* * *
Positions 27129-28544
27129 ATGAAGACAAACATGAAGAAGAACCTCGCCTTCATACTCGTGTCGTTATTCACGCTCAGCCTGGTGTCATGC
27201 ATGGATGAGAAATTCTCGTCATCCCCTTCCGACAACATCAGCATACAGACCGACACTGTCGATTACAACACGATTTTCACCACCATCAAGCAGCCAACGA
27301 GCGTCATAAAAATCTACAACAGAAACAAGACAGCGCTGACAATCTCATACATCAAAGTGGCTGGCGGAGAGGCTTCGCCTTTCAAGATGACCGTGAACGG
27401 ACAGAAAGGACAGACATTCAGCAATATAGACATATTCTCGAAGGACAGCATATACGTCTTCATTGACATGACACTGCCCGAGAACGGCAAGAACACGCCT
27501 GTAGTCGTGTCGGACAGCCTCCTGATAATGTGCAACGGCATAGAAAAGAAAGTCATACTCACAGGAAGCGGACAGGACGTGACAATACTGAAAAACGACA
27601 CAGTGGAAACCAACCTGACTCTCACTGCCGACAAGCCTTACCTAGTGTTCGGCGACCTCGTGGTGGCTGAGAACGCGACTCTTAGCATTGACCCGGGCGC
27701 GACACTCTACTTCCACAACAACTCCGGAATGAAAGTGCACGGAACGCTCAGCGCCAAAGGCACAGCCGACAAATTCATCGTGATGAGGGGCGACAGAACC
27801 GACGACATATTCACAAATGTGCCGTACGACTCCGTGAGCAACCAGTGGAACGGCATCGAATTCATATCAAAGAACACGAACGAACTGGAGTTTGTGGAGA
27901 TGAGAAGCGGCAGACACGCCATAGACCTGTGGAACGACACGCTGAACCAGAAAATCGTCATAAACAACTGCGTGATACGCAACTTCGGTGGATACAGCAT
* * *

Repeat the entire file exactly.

Positions 27129-28544
27129 ATGAAGACAAACATGAAGAAGAACCTCGCCTTCATACTCGTGTCGTTATTCACGCTCAGCCTGGTGTCATGC
27201 ATGGATGAGAAATTCTCGTCATCCCCTTCCGACAACATCAGCATACAGACCGACACTGTCGATTACAACACGATTTTCACCACCATCAAGCAGCCAACGA
27301 GCGTCATAAAAATCTACAACAGAAACAAGACAGCGCTGACAATCTCATACATCAAAGTGGCTGGCGGAGAGGCTTCGCCTTTCAAGATGACCGTGAACGG
27401 ACAGAAAGGACAGACATTCAGCAATATAGACATATTCTCGAAGGACAGCATATACGTCTTCATTGACATGACACTGCCCGAGAACGGCAAGAACACGCCT
27501 GTAGTCGTGTCGGACAGCCTCCTGATAATGTGCAACGGCATAGAAAAGAAAGTCATACTCACAGGAAGCGGACAGGACGTGACAATACTGAAAAACGACA
27601 CAGTGGAAACCAACCTGACTCTCACTGCCGACAAGCCTTACCTAGTGTTCGGCGACCTCGTGGTGGCTGAGAACGCGACTCTTAGCATTGACCCGGGCGC
27701 GACACTCTACTTCCACAACAACTCCGGAATGAAAGTGCACGGAACGCTCAGCGCCAAAGGCACAGCCGACAAATTCATCGTGATGAGGGGCGACAGAACC
27801 GACGACATATTCACAAATGTGCCGTACGACTCCGTGAGCAACCAGTGGAACGGCATCGAATTCATATCAAAGAACACGAACGAACTGGAGTTTGTGGAGA
27901 TGAGAAGCGGCAGACACGCCATAGACCTGTGGAACGACACGCTGAACCAGAAAATCGTCATAAACAACTGCGTGATACGCAACTTCGGTGGATACAGCAT